10 Jan 11 – Scientists using NASA’s Fermi Gamma-ray Space Telescope have detected beams of antimatter produced above thunderstorms on Earth, a phenomenon never seen before.
Acting like enormous particle accelerators, the storms can emit terrestrial gamma-ray flashes, called TGFs, and high-energy electrons and positrons.
A terrestrial gamma-ray flash (TGF) is a brief burst produced inside thunderstorms and shown to be associated with lightning. It is estimated that about 500 TGFs occur daily worldwide, but most go undetected.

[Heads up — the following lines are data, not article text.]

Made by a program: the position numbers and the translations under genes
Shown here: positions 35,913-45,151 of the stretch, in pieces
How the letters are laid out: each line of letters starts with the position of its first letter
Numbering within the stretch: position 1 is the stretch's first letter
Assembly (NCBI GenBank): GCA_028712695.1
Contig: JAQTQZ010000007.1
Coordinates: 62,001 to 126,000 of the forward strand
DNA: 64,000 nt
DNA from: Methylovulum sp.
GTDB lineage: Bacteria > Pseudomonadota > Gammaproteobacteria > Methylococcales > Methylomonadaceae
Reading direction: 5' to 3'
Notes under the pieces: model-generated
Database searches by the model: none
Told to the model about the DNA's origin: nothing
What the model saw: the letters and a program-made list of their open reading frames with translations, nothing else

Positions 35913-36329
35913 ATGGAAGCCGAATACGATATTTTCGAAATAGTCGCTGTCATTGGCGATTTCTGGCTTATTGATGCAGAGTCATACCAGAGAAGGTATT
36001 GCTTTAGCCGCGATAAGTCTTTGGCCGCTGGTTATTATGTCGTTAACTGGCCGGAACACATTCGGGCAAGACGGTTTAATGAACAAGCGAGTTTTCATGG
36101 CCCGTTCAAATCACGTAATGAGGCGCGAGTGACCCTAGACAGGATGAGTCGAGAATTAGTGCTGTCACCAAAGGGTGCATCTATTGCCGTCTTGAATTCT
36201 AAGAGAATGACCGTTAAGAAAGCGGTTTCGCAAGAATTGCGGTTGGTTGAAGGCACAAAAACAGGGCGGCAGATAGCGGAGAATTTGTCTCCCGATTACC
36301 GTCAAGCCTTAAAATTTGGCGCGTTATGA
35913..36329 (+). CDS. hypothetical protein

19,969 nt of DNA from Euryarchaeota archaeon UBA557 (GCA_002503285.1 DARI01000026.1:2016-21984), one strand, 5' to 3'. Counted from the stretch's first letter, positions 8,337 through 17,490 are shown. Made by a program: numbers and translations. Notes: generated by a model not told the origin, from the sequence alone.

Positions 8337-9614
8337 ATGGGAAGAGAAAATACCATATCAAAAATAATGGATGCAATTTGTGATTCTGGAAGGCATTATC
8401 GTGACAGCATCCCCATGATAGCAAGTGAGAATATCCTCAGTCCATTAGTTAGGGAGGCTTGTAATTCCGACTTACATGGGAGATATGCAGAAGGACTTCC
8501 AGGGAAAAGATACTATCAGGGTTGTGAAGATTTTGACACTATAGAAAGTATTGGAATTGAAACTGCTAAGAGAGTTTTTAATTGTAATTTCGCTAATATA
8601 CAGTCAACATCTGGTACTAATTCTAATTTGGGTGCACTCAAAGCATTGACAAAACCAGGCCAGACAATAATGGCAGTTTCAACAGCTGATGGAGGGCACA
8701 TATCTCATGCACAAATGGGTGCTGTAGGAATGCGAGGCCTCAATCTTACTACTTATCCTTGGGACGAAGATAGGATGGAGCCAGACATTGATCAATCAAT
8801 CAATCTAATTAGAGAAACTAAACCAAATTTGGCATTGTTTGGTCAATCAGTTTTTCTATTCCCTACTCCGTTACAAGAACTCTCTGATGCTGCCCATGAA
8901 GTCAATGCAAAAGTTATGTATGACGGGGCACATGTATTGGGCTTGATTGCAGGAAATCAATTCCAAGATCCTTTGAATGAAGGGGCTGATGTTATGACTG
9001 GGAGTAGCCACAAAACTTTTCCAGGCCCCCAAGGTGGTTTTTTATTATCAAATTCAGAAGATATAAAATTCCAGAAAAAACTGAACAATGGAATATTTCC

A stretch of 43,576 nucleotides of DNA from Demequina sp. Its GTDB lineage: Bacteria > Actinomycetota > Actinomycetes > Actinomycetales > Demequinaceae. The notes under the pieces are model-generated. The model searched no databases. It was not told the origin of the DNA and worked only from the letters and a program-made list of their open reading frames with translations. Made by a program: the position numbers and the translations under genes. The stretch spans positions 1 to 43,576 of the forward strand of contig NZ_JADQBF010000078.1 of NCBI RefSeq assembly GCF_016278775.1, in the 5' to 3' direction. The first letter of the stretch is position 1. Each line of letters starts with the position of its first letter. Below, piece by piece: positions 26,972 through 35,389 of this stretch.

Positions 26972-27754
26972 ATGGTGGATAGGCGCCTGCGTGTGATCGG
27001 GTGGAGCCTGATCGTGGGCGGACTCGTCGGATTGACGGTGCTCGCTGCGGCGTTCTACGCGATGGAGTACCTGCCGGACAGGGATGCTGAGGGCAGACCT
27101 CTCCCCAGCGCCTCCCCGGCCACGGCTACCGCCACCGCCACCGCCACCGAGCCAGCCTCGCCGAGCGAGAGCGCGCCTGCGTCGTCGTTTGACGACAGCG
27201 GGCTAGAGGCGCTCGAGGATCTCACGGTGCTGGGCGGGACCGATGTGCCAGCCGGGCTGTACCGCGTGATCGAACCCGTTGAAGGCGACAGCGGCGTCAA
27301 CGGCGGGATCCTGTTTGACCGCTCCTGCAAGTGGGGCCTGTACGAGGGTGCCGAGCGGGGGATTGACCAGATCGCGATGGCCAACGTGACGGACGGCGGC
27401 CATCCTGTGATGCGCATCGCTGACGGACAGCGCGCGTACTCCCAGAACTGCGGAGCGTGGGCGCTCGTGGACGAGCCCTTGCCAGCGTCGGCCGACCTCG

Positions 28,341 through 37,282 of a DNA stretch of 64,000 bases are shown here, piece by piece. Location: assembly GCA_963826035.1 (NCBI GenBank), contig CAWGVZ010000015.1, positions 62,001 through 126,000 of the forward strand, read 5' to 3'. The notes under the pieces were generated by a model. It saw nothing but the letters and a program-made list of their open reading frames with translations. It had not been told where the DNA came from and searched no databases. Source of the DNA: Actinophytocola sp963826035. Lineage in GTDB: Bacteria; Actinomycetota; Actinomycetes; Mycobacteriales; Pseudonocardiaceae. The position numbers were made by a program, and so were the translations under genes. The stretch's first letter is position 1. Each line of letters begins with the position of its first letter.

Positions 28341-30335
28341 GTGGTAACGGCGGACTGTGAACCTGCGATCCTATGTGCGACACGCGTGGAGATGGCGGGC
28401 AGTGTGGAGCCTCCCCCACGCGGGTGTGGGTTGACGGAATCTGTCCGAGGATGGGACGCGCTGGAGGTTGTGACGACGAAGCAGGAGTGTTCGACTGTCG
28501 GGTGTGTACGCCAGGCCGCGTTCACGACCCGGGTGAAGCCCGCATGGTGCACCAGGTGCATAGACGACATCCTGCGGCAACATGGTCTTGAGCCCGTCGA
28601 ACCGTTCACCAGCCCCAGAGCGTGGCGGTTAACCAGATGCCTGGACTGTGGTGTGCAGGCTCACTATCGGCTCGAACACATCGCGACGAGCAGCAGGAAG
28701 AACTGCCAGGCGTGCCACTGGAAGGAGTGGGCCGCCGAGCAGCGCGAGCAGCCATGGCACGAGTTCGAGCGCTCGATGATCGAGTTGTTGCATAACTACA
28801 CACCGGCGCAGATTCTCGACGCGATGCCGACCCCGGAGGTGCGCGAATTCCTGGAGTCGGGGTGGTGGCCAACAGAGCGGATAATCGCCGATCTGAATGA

Fermi is designed to monitor gamma rays, the highest energy form of light. When antimatter striking Fermi collides with a particle of normal matter, both particles immediately are annihilated and transformed into gamma rays.
Fermi’s Gamma-ray Burst Monitor (GBM) has detected gamma rays with energies of 511,000 electron volts, a signal indicating an electron has met its antimatter counterpart, a positron.
Scientists long have suspected TGFs arise from the strong electric fields near the tops of thunderstorms. Under the right conditions, they say, the field becomes strong enough that it drives an upward avalanche of electrons.
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Thanks to Frank Shepherd for this link